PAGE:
The Zimbabwe Investment and Development Agency (Zida) is developing a medicinal cannabis sector-based strategy to promote investments into the country. To date, 54 local and foreign investors have been licensed.
The Ministry of Lands, Agriculture, Fisheries, Water, Climate and Rural Resettlement is working closely with Zida and Medicines Control Authority of Zimbabwe (MCAZ) in ensuring that the quality of seeds imported meet the regulatory requirements while the Tobacco Research Board (TRB) is currently testing and propagating 15 varieties of cannabis to monitor their suitability and potency.
Zida, through the One Stop Stop Investment Services Centre (OSISC), is accepting applications into this sector where investors are allowed to own 100% of their investments. The legislation allows for cultivation in greenhouses only and farming can be done on private land with an ideal security system including real time smart technology.
The security services are key in enforcement of monitoring and evaluation and investors are allowed to use private security and should meet outlined minimal standards of security. Other countries that are offering the same license in the region include Zambia, Rwanda, Malawi and Rwanda; and Zimbabwe is offering the cheapest one valid for five years.
Following concerns raised about the investment climate in Zimbabwe, Zida, through its act is giving guarantees to investors supported by the Investment Stability Agreement (ISA) which clearly outlines guarantees that include property rights against change in law and expropriation.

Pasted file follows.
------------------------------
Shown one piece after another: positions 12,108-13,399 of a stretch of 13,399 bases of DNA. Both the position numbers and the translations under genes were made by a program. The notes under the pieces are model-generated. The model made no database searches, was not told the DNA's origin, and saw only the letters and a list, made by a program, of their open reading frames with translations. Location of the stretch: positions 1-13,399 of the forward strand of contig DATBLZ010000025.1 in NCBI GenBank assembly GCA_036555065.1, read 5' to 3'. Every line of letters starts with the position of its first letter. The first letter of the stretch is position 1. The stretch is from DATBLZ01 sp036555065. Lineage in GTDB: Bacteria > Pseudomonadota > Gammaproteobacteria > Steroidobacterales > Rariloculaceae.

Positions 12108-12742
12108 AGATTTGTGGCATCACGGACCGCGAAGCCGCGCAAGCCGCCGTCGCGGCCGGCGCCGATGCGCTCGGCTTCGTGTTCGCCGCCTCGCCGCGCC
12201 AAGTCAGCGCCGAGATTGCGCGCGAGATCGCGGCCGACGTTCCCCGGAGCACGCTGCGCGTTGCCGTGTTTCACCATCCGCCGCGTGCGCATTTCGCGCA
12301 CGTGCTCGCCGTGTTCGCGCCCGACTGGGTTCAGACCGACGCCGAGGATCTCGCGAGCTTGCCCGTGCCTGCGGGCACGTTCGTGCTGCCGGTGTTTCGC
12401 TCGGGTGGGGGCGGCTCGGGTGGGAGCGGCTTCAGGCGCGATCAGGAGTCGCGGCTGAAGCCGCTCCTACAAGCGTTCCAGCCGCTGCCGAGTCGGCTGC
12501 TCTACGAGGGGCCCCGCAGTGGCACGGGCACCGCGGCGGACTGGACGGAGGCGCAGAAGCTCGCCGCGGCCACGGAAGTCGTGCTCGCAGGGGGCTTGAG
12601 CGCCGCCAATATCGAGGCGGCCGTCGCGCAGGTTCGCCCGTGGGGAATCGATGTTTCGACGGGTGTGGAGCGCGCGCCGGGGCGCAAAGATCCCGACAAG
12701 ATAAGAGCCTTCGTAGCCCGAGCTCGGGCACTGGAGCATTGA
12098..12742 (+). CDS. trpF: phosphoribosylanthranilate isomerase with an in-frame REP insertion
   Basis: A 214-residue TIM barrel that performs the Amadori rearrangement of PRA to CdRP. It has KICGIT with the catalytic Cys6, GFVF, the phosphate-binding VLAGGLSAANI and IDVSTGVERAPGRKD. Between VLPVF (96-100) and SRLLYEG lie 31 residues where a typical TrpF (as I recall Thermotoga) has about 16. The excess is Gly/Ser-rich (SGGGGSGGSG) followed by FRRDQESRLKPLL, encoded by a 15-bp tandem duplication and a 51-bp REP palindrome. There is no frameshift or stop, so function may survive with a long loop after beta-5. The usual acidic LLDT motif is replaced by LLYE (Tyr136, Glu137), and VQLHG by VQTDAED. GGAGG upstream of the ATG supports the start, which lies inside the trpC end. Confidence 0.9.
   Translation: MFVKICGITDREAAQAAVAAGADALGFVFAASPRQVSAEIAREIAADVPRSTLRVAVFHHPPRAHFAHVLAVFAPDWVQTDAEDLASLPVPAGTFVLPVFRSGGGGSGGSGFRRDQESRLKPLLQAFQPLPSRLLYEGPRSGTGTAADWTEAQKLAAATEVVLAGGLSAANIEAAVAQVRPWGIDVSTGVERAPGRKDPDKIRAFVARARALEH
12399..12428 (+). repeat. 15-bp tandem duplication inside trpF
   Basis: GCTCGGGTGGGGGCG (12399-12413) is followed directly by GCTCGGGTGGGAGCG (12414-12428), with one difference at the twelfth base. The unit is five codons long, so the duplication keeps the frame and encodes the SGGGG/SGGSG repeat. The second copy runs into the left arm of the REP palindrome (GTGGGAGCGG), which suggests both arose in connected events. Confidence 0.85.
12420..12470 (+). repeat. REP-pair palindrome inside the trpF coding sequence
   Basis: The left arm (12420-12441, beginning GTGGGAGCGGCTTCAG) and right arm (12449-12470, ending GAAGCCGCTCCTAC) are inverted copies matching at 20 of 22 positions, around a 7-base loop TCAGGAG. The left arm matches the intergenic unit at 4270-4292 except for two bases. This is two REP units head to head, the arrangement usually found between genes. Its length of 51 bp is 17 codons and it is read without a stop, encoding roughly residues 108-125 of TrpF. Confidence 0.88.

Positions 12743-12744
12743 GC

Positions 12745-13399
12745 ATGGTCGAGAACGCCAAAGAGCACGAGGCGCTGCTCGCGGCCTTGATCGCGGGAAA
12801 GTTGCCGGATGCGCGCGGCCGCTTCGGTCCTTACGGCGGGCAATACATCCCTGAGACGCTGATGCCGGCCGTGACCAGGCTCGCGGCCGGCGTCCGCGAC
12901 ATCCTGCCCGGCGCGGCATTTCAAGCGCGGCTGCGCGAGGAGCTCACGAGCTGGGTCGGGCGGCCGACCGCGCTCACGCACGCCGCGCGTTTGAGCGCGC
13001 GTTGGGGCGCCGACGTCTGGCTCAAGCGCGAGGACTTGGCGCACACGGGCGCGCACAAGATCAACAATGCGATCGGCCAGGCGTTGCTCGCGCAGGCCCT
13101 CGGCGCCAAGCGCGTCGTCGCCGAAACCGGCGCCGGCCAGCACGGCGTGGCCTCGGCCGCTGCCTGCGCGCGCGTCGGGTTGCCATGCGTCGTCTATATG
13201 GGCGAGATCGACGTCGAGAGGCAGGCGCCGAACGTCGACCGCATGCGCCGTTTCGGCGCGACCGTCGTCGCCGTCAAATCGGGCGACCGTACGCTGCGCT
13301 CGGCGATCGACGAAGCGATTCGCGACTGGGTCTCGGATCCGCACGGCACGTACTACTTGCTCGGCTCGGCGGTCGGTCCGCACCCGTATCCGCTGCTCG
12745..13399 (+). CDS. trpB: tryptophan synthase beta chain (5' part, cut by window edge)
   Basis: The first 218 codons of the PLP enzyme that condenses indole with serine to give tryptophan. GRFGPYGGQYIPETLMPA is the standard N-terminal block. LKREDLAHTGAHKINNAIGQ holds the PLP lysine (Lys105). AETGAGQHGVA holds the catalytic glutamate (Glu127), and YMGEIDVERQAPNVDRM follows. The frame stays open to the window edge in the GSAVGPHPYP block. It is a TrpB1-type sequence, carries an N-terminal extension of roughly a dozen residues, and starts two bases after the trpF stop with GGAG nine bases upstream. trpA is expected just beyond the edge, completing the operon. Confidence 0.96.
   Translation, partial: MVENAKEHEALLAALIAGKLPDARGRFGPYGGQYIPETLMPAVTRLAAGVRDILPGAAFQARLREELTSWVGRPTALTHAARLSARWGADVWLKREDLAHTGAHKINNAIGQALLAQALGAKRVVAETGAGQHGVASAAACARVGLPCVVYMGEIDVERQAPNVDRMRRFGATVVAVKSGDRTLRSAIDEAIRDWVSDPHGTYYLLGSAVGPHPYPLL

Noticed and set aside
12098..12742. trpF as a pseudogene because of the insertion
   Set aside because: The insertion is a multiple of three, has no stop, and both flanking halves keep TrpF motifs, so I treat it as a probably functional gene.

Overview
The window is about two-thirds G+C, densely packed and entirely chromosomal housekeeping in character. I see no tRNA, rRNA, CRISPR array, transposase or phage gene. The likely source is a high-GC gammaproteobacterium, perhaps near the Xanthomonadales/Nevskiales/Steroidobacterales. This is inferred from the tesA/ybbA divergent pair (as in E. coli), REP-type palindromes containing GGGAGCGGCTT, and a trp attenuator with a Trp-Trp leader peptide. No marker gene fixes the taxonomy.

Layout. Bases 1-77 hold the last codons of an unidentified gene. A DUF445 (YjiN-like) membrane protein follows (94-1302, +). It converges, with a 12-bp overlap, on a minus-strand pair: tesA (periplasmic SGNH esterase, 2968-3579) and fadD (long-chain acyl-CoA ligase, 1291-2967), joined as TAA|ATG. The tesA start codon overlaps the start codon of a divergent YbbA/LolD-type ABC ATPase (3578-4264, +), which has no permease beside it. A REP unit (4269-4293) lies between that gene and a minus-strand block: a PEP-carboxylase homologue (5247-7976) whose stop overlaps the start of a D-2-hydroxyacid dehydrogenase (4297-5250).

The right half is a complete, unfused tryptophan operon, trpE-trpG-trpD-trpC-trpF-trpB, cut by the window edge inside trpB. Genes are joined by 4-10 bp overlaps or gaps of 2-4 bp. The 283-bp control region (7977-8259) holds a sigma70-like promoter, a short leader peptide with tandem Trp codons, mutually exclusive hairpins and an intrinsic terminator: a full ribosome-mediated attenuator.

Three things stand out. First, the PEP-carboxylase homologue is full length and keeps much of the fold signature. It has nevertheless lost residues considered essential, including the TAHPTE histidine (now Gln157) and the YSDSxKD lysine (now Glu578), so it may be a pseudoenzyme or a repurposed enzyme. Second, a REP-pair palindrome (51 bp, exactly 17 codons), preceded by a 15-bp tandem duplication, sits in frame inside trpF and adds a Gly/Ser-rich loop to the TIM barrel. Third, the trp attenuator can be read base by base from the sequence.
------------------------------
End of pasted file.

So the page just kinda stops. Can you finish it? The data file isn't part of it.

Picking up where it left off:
Every investor is required to sign the ISA which ZIDA signs on behalf of the government. In coming up with the ISA, the Attorney-General’s Office, Cannabis Industry Association of Zimbabwe (CIAZ) and relevant stakeholders were consulted.
Incentives, economic gain
The government is offering monetary and fiscal incentives administered by Zida, Ministry of Finance and Economic Development in liaison with the Reserve Bank of Zimbabwe. Investors can retain their foreign currency for up to six months from receipt of their export proceeds.
To avoid the cost of doing business, and the fact that medicinal cannabis is mostly an export product, therefore investors are given special incentives and in return, Zimbabwe has approved a medicinal cannabis levy.
The variation of the levy is 20% on the raw cannabis, 15% on semi-processed cannabis and 10% on fully-processed cannabis. The proceeds from this levy shall one used to establish the Green Industry Fund. All collections of taxes shall be performed by the Zimbabwe Revenue Authority (Zimra).
Medical, scientific research
Cannabinoids are chemicals found in cannabis. Cannabinoids are naturally occuring, biologically active chemical constituents of hemp and cannabis such as cannabidiol (CBD) and delta 9-tetrahydrocannabinol (THC). CBD has anti-psychoactive effects whereas THC has psychotic ingredients.
THC is the chemical that causes the “high” that goes along with cannabis consumption. One cannabis plant produces between 80 and 100 cannabinoids and about 300 non-cannabinoid chemicals. THC acts on specific receptors in the brain known as cannabinoid or CB1 receptors. THC has analgesic, anti-inflammatory and antioxidant properties.